Sports Vs Jobs for Kids

I remember as a kid spending endless hours practicing shooting a basketball into a hoop. The adults in my life placed a high importance on this skill, and ignored practical skills like building a fence  or providing customer service for the most part. I did not enjoy throwing a ball in a basket, but I trusted the adults around to me to direct my learning in the right direction. I now know as an adult that those thousands of hours spent playing sports a kid were wasted. I have not played basketball, baseball, football, or soccer in years. I wish my parents had directed me to learn how to do more practical jobs, and shown me how to build fitness with real productive work.

American history shows that we used to emphasize productive work over sports until about thirty years ago. Americans used to spend their childhoods working a variety of jobs, learning skills and figuring out what they wanted to do with their lives. American society recently has developed a skewed perspective of sports versus jobs for children. American kids now will spend hours each day working on sports skills yet never spend time working jobs or learning practical skills. Most of us spend our childhoods learning how to throw a ball or shoot a basket, but never learning how to swing a hammer or sell a product. Most of us never play organized sports again after our teens, but spend most of our days doing actual jobs. Many young Americans have no idea what career they want to pursue because they have never been given the opportunity to try out different jobs, so they end up in careers that are not the right fit.

Physical fitness is critically important, and sports can help people to be more fit, but sports are not a requirement for fitness. Most of us as adults do a wide variety of physical fitness activities that are not related to sports – walking, weight lifting, jogging, hiking, boating, rock climbing, etc. And tons of jobs incorporate physical fitness themselves… Most of the construction trades for example. Sports are not required for a healthy physically fit population, and there are many jobs all of us can do that help with our fitness.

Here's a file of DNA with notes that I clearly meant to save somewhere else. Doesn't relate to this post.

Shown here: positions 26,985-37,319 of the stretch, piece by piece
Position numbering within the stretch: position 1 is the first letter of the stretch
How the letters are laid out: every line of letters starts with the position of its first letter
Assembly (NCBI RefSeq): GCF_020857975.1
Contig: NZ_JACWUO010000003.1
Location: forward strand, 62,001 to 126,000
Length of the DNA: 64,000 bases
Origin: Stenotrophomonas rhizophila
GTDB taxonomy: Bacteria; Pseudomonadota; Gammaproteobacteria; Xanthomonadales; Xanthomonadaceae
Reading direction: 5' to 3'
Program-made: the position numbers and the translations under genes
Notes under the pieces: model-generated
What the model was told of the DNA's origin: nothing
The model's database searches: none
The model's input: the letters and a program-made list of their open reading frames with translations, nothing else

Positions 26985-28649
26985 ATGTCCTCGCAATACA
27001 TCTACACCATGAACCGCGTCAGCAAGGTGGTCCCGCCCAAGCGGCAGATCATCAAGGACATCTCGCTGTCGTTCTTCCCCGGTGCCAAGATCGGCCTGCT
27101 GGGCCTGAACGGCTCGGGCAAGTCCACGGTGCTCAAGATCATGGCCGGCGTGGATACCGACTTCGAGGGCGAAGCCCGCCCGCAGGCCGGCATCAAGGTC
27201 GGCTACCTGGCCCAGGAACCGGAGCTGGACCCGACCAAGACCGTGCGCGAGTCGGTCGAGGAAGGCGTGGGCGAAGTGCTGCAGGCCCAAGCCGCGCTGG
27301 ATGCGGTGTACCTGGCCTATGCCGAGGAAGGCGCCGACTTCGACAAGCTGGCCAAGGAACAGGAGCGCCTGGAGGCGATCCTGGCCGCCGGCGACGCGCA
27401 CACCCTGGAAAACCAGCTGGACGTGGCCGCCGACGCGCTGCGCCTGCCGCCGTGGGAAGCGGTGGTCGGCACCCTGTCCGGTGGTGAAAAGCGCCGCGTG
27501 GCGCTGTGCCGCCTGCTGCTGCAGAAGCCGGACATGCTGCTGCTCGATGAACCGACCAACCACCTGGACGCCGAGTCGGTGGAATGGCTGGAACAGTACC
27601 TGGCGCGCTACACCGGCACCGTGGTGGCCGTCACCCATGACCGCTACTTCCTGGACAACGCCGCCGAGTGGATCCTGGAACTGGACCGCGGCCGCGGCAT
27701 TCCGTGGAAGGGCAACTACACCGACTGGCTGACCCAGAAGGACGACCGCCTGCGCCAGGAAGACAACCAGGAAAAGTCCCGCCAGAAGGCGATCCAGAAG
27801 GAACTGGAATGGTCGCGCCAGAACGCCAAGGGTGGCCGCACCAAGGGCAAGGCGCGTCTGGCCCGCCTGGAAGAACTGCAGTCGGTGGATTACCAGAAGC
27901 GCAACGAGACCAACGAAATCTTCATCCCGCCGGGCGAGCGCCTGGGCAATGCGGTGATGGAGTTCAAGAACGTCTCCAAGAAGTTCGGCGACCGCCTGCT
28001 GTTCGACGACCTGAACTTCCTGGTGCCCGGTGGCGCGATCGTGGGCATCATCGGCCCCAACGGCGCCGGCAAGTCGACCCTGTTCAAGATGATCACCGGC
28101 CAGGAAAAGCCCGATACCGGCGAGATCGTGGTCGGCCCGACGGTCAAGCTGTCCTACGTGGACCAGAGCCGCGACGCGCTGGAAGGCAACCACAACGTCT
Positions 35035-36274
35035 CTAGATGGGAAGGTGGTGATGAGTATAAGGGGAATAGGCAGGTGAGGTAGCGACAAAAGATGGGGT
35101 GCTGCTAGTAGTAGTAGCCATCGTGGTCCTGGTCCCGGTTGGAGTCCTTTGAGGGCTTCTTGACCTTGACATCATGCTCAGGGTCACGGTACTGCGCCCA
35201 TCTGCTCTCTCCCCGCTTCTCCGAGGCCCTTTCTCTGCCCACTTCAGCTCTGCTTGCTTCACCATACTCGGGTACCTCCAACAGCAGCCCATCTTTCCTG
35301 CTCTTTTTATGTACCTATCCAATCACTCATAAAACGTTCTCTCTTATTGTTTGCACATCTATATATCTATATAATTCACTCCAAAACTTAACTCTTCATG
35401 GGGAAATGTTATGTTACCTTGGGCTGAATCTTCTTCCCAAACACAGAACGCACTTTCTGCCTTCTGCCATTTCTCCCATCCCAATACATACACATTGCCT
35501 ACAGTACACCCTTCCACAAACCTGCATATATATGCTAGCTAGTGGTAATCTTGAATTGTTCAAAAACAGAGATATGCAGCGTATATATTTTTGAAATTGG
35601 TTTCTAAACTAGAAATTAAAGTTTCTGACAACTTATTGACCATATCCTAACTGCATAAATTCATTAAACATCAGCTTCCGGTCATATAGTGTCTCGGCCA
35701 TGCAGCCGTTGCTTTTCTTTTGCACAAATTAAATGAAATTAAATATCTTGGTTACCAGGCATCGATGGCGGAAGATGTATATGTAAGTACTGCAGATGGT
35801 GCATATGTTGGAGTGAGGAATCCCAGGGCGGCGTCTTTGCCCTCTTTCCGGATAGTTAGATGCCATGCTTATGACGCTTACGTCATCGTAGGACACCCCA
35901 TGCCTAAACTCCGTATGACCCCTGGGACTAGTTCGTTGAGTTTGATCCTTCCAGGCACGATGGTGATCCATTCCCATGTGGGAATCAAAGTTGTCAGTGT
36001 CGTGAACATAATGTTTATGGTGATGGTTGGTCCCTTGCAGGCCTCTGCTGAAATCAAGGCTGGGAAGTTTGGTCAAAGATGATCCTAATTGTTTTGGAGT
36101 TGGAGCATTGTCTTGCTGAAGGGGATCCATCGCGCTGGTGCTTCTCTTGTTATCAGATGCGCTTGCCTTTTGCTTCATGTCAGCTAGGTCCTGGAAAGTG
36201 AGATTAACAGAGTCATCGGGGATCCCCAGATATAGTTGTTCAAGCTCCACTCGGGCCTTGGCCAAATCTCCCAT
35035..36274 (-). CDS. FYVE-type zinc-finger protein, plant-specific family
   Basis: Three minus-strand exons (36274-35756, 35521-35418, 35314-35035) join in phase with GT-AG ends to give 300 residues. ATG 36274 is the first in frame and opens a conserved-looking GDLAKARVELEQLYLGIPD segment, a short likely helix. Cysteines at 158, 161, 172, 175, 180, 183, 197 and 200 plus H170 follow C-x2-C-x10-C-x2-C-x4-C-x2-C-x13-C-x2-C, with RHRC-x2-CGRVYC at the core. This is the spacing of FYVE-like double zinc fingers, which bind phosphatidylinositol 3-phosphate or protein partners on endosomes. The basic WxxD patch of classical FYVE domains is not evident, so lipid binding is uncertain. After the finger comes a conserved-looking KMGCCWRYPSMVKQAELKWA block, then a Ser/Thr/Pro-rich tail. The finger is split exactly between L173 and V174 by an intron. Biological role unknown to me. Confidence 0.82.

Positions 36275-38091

Sports does not contribute nearly as much to the well being and GDP of society as jobs do. We need to put a much stronger emphasis on letting kids try a wide variety of jobs rather than pushing them to endlessly practice useless skills that most of them will never use as adults.

The emphasis on sports over jobs is even higher when comparing Black communities to White communities. Black people end up overrepresented in college and professional sports, but underrepresented in entrepreneurial, tech, and trade jobs. If American culture spent more time glorifying productive work over sports, and put effort into training kids in jobs instead of sports, we would see many gaps between races in income, health and other areas improve.

American society urgently needs to begin prioritizing jobs over sports for the benefit of our children. Restrictions on wages and work for kids need to be lifted. After school entry level jobs in construction trades and business needs to be emphasized far more than after school sports. Kids learning how to work real jobs early in their lives will help improve their happiness and ability to find meaning and joy.

Published by

Joel Gross

Joel Gross is the CEO of Coalition Technologies.